The other day I came across a blog post on the popular parenting website Scary Mommy. The post titled “Why I no longer tell my child to be inclusive and kind” is written by a mom who taught her child to always be inclusive especially to the child that was disruptive, had problems at home and was the child no one else wanted to include. The mother instructed the child to be “compassionate” because you don’t know what other people might be going through. In the end, the mother got a call from the school counselor who informed her that same child that her daughter was trying to have compassion for was now stalking her. The mother, as any mother would be, was upset by this news and decided to no longer tell her child to be all-inclusive. 

As a counselor, this post stopped me in my tracks. It raised some good questions and presented a topic I feel needs to be discussed. Rather than instructing our children to stay away or avoid compassion and empathy for others because of fear that the person might be a danger, or might not be a good person to associate with, we need to practice healthy compassion.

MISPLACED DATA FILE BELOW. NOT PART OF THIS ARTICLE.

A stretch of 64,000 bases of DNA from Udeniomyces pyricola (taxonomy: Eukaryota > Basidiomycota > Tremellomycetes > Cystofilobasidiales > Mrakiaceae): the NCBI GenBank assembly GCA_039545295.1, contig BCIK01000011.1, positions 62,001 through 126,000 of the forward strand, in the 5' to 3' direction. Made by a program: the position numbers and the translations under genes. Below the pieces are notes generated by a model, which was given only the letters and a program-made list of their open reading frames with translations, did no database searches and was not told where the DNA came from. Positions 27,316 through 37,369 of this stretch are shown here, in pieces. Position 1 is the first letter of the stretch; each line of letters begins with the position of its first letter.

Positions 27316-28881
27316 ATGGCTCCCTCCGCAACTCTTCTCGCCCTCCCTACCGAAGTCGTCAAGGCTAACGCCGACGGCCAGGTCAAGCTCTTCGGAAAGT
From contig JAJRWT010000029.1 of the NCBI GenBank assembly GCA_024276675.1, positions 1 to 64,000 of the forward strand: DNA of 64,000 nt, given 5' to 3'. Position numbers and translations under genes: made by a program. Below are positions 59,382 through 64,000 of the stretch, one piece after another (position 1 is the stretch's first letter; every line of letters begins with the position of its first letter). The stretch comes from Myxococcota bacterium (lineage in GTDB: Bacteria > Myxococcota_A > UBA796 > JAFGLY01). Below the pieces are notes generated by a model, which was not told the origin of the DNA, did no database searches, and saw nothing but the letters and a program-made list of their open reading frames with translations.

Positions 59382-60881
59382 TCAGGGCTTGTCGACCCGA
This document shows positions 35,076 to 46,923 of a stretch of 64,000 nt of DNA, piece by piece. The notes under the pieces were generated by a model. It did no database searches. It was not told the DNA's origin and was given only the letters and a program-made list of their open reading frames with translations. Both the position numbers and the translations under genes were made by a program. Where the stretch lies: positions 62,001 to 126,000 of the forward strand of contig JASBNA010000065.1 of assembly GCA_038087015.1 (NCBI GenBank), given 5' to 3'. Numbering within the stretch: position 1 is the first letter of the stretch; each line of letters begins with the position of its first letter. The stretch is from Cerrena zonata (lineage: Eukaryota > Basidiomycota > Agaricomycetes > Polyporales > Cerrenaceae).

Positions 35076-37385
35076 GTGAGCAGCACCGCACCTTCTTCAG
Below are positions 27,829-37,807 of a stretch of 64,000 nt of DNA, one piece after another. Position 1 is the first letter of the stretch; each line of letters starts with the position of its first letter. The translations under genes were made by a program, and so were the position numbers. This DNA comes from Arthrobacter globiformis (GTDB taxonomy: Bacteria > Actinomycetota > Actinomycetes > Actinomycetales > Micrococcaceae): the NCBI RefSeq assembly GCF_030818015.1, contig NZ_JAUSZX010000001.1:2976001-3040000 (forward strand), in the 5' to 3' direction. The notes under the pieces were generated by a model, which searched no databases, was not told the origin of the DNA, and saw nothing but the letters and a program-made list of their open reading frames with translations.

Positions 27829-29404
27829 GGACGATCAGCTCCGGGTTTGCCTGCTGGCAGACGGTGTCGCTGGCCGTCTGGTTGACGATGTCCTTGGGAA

Healthy Compassion

There is a difference between practicing discernment and boundaries with compassion. Being kind and having compassion for another does not mean letting that person do whatever they want. It does not mean condoning the bad or uncomfortable behavior. There is what we call blind compassion, which establishes no boundaries, and healthy compassion with boundaries. It is important that we teach our children to have an open mind about others and practice compassion because as the mom wrote: “we don’t know what other people are going through.” However, we need to make sure our children learn how to establish healthy boundaries with others. 

Being kind to others does not give them a free pass to walk all over us, or to treat us in ways that make us feel wrong or bad in some way. We can be kind but also let that person know that they can’t treat us that way. Teach your children it is ok to say “no,” and walk away or to tell an adult if an uncomfortable situation is present. Teach your children rules go both ways, it is not ok for them to hit or push or for them to be hit or pushed. These are important life lessons for all.

Finding YOU after pregnancy